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An Alternative Explanation for the Resource Curse; The Income Effect Channel

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  • Ali Alichi
  • Rabah Arezki

Abstract

The paper provides an alternative explanation for the "resource curse" based on the income effect resulting from high government current spending in resource rich economies. Using a simple life cycle framework, we show that private investment in the non-resource sector is adversely affected if private agents expect extra government current spending financed through resource sector revenues in the future. This income channel of the resource curse is stronger for countries with lower degrees of openness and forward altruism. We empirically validate these findings by estimating non-hydrocarbon sector growth regressions using a panel of 25 oil-exporting countries over 1992-2005.

Suggested Citation

  • Ali Alichi & Rabah Arezki, 2009. "An Alternative Explanation for the Resource Curse; The Income Effect Channel," IMF Working Papers 09/112, International Monetary Fund.
  • Handle: RePEc:imf:imfwpa:09/112
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    References listed on IDEAS

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    1. International Monetary Fund, 1999. "Macroeconomic and Sectoral Effects of Terms-of-Trade Shocks; The Experience of the Oil-Exporting Developing Countries," IMF Working Papers 99/134, International Monetary Fund.
    2. Xavier Sala-i-Martin & Arvind Subramanian, 2013. "Addressing the Natural Resource Curse: An Illustration from Nigeria," Journal of African Economies, Centre for the Study of African Economies (CSAE), vol. 22(4), pages 570-615, August.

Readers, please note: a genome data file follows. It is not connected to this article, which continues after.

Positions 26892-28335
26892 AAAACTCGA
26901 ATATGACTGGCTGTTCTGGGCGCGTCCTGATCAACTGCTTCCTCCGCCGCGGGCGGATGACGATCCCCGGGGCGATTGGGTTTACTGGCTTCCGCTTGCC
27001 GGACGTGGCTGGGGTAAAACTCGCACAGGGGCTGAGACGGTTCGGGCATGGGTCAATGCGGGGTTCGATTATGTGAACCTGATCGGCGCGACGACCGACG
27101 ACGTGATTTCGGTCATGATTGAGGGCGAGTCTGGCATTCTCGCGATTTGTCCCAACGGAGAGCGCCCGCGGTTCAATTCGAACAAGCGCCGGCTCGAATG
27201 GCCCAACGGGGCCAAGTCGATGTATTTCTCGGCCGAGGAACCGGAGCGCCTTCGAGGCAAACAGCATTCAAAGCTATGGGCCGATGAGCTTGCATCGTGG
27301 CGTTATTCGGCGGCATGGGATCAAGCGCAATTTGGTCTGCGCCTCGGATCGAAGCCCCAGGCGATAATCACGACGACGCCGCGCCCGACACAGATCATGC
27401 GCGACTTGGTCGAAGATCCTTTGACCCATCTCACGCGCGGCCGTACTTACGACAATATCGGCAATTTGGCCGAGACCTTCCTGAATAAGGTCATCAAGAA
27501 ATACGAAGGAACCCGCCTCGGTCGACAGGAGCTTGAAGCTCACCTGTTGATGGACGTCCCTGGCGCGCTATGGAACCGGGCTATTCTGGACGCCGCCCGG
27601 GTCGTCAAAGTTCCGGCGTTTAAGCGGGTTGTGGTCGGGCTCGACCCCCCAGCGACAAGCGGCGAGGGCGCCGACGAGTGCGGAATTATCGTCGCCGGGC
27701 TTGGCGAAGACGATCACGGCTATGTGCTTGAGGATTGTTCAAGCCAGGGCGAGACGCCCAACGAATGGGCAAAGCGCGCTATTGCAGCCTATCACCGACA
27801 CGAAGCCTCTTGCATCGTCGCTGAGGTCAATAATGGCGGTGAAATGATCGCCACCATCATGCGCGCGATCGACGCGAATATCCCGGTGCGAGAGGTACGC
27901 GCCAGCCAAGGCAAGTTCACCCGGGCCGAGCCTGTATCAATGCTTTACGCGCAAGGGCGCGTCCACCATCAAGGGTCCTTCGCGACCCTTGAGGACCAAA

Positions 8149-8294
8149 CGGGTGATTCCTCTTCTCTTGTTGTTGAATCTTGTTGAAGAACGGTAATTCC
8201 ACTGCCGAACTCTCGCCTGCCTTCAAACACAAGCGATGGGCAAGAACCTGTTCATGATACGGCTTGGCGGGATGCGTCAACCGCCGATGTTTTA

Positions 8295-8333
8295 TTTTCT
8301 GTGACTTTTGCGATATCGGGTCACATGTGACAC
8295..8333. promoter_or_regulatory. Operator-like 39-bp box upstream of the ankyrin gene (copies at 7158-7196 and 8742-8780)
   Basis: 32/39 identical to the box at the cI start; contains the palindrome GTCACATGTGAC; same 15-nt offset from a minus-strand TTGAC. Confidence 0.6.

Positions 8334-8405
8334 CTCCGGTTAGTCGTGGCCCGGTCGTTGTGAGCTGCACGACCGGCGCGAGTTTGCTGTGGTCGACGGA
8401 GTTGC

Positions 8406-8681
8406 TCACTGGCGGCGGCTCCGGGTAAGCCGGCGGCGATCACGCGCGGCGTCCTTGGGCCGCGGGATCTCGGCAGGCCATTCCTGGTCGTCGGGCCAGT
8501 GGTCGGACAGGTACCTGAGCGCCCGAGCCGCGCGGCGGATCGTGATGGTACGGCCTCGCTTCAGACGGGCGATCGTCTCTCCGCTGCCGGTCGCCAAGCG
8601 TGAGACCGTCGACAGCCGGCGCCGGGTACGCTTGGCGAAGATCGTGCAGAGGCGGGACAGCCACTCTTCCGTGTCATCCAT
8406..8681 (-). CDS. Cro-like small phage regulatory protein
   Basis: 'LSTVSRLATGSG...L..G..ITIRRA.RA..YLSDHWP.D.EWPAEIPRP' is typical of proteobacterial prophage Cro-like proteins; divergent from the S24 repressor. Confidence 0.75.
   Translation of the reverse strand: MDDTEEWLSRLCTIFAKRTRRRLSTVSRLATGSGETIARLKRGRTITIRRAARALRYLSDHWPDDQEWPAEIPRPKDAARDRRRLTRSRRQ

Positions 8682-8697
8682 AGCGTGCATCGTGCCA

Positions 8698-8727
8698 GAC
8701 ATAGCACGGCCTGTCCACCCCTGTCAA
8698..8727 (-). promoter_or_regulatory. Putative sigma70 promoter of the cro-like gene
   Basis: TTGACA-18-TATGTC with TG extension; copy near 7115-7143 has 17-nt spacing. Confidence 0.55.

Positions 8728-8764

3. Dani Rodrik & Arvind Subramanian & Francesco Trebbi, 2004. "Institutions Rule: The Primacy of Institutions Over Geography and Integration in Economic Development," Journal of Economic Growth, Springer, vol. 9(2), pages 131-165, June.
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    5. Kamilya Tazhibayeva & Aasim M. Husain & Anna Ter-Martirosyan, 2008. "Fiscal Policy and Economic Cycles in Oil-Exporting Countries," IMF Working Papers 08/253, International Monetary Fund.
    6. Mohsin S. Khan, 1996. "Government Investment and Economic Growth in the Developing World," The Pakistan Development Review, Pakistan Institute of Development Economics, vol. 35(4), pages 419-439.
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    13. Philip R. Lane & Aaron Tornell, 1999. "The Voracity Effect," American Economic Review, American Economic Association, vol. 89(1), pages 22-46, March.
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    1. repec:eee:jjieco:v:47:y:2018:i:c:p:32-54 is not listed on IDEAS
    2. Flory Dieck-Assad & Ernesto Peralta, 2013. "Energy and capital inputs: cornerstones of productivity growth in Mexico: 1965–2004," Empirical Economics, Springer, vol. 44(2), pages 563-590, April.

    More about this item

    Keywords

    Capital accumulation; Capital flows; Domestic investment; Economic growth; Cross country analysis; Economic models; Fiscal policy; Revenue sources; Private sector; Government expenditures; Income; Natural resources; resource curse; investment and growth; capital movements; exporting countries; closed economy; foreign capital;

    JEL classification:

    • O11 - Economic Development, Innovation, Technological Change, and Growth - - Economic Development - - - Macroeconomic Analyses of Economic Development
    • O41 - Economic Development, Innovation, Technological Change, and Growth - - Economic Growth and Aggregate Productivity - - - One, Two, and Multisector Growth Models
    • C81 - Mathematical and Quantitative Methods - - Data Collection and Data Estimation Methodology; Computer Programs - - - Methodology for Collecting, Estimating, and Organizing Microeconomic Data; Data Access
    • C01 - Mathematical and Quantitative Methods - - General - - - Econometrics
    • Q30 - Agricultural and Natural Resource Economics; Environmental and Ecological Economics - - Nonrenewable Resources and Conservation - - - General

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